The significant power of storytelling was on display last week at Pictou County 2020: Discover.
Held at Summer Street, the casual event featured 30 speakers from a variety of local businesses, organizations and groups speaking on their successes.
This event was hosted in partnership with the Municipal Economic Development Group, the Pictou County Chamber of Commerce and PULSE Pictou County. And it highlighted the power of positivity.
The session was Pictou County 2020’s annual event and was well attended with organizers needing to enlarge the meeting space and set up additional chairs for the overflow.
Each of the 30 presenters had two minutes to speak on how they helping to create a healthy, united, thriving and bold community. It was a chance for participants to discover what others are doing and how co-operation can help grow a thriving community.
One of the hosts, Nancy MacConnell Maxner said, “This started in 2014 with people in conversation. We have the power within our community to change our story.”
MacConnell Maxner asked the audience, “What do you love about your community?” Then she encouraged audience members to turn to their neighbor and share their responses.
The evening began on a positive note with the talented sign language clients at Summer Street signing True Colors for the audience. Among the 30 participants sharing their stories were:
• Dorothy Doyle, Summer Street: “Our biggest success in our individuals who lead the way.”
• Mick O’Neil, Multicultural Association of Pictou County: “Our greatest success is our Fusion Festival.” This event has grown from its inception, thanks in part to the community which has been welcoming.
• Nissa Lee Hale, Somata Therapy, spoke about beginning her business as a one-woman show and growing it to include several employees with a growing list of clients. “Opportunity presents itself where intention exists,” she said.
• Kim MacKinnon, Summer Street, lauded local businesses. “There are more than 60 employers in Pictou County who employ our people,” she praised.
• Ron O’Brien of NOBL and the Michelin Development Fund spoke on the power of doing business locally.
• Cathy Munro, Bramble Hill Farms: “Pride in feeding my family fuels me! Don’t hold back,” she encouraged.
• Kristi Russell, New Glasgow Farmer’s Market, spoke of the increase in both vendors and traffic, highlighting the positivity from the community.
• Jack Kyte represented both the Pictou County Chamber of Commerce as well as Pictou Landing First Nation when he praised the spirit of co-operation with the First Nation’s new band office built by MacGregor’s in MacLellans Brook. Kyte also spoke about the welcoming atmosphere at the Newcomer Centre that is a partnership between the Pictou County Chamber of Commerce and Pictou-Antigonish Regional Library.
• Deborah Tupper has a new business coming this spring, Wanna Lick My Plate food truck. She said she is proud to own her own business and contribute to the community.
• Theckla spoke on behalf of the Pictou County Rainbow Community. “We are a part of this community,” she said, highlighting the events the organization has coming up.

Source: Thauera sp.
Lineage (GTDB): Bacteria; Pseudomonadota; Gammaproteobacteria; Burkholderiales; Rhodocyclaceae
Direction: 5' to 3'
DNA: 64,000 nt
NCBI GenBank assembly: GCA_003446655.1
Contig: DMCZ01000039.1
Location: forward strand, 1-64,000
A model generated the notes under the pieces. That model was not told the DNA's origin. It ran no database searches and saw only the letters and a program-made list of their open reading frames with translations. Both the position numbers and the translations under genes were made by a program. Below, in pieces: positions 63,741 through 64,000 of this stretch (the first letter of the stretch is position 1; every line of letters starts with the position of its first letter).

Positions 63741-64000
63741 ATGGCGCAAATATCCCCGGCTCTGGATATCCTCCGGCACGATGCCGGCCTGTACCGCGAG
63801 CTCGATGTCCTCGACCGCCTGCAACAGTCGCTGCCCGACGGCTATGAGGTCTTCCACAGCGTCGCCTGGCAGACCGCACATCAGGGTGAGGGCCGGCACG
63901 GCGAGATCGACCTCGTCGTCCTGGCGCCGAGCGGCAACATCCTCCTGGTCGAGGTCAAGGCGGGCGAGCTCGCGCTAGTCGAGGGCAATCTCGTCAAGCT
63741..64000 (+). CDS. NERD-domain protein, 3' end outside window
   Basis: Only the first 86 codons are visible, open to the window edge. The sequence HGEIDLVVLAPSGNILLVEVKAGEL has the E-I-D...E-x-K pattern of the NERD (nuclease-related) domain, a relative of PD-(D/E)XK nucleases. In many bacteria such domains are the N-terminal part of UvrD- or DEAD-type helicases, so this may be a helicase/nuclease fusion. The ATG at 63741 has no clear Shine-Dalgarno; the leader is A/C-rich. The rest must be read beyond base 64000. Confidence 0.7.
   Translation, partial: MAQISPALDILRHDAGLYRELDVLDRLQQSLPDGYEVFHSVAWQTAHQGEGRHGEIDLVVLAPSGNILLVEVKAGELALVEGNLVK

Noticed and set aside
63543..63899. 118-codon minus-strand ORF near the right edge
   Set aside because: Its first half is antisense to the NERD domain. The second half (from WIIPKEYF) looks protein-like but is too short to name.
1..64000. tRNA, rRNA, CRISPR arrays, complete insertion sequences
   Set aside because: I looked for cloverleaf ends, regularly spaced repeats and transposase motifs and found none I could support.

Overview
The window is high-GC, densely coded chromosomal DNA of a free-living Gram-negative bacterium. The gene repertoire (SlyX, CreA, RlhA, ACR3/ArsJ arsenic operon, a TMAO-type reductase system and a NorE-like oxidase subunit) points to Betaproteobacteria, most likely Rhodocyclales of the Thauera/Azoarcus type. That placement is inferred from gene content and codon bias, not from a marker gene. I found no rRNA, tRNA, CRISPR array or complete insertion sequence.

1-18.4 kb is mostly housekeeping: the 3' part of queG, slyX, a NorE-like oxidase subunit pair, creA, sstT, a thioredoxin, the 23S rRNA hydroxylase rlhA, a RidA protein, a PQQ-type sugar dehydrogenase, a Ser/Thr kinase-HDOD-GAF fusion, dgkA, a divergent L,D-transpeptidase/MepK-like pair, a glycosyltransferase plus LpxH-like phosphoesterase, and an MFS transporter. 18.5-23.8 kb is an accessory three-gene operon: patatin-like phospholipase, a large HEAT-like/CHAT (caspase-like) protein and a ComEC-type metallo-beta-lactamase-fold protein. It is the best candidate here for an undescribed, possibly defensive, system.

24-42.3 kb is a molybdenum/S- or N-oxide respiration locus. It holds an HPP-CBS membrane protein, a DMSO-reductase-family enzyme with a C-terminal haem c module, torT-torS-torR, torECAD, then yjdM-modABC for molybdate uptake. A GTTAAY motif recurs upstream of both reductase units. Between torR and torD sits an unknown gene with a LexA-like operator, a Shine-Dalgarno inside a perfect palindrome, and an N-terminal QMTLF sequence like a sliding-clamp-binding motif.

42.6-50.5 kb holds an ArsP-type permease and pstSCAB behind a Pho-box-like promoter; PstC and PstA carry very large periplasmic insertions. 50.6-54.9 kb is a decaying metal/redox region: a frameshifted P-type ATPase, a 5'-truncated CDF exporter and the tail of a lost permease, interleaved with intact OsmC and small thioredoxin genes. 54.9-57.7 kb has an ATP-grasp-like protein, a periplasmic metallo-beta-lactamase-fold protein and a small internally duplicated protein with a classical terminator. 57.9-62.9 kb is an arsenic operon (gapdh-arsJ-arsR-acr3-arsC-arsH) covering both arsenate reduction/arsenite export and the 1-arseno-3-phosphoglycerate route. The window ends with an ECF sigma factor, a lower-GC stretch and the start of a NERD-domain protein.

• Jennifer DeCoste spoke on behalf of Engage Nova Scotia. “We can all become bigger by standing on the shoulders of other.”
• Troy Greencorn highlighted the successes and growth the deCoste Entertainment Centre has enjoyed by partnering with others.
• Amanda Hill and Naomi Veniot spoke on Pulse Pictou County and all of the activities this group enjoys. Hill also spoke about Pictou County Ultimate Frisbee and mentioned the professionals she knows that this club has attracted to Pictou County.
• New Glasgow Mayor Nancy Dicks spoke on the success of her council’s Engage and Empower community sessions.
• Mary MacDonald, Virtues Project, was encouraged by seeing the “positive changes people are making in their lives.” She highlighted in particular the Starting Point program and its success.
• Clyde Fraser, New Glasgow deputy mayor, spoke on the Municipal Alcohol Project and the work it has involved.
• Robert Parker spoke on behalf of his business, West River Greenhouse and lauded the survival of agriculture in Pictou County. He thanked his late parents for starting the business. Wearing his municipal government hat, as warden of the Municipality of the County of Pictou, Parker addressed the progress of the Economic Development Working Group.
• Sally O’Neill, Active Pictou County, spoke of the barriers to participation and shared the work her organization does to combat them.
• Rae Gunn spoke about Community Recreation and Sport and the work it does, as well as Pictou County Partners.
• Sharon Henderson highlighted the success of Northumberland Windfield Inc. and mentioned the Spiddle Hill project in the North Shore.
• Lennie White informed the audience about the work WARM Hearts is doing to bring another refugee family to Pictou County.
• Carey Allan promoted the importance of art in the community. Businesses like her’s, Perfect Diversity, “promote conversation,” she said.
• Sharon Lynch shared the importance of groups like the Scotsburn 55-Plus Group in keeping an active community. “This just shows what seniors can do,” she praised. “Our success is increasing our membership and longevity.”
• Katie Stewart Snyder told the audience about her marketing business that gives her “the opportunity to work with people and businesses I admire.”
• Jenna Tait and Derrick Pierre, owners of The Commune, have a passion for the service industry. They are working to support the arts in their business and present new activities to county residents.
• Norm Ferguson spoke on leadership and coaching. “If you do what you’re passionate about good things happen.”
• The outcome for the evening was simple: people creating conversations and sharing success stories. This was the theme of Discover.
Pictou County 2020 host Sally O’Neill prepares a storyboard prior to the Discover meeting last week. (Jardine photo)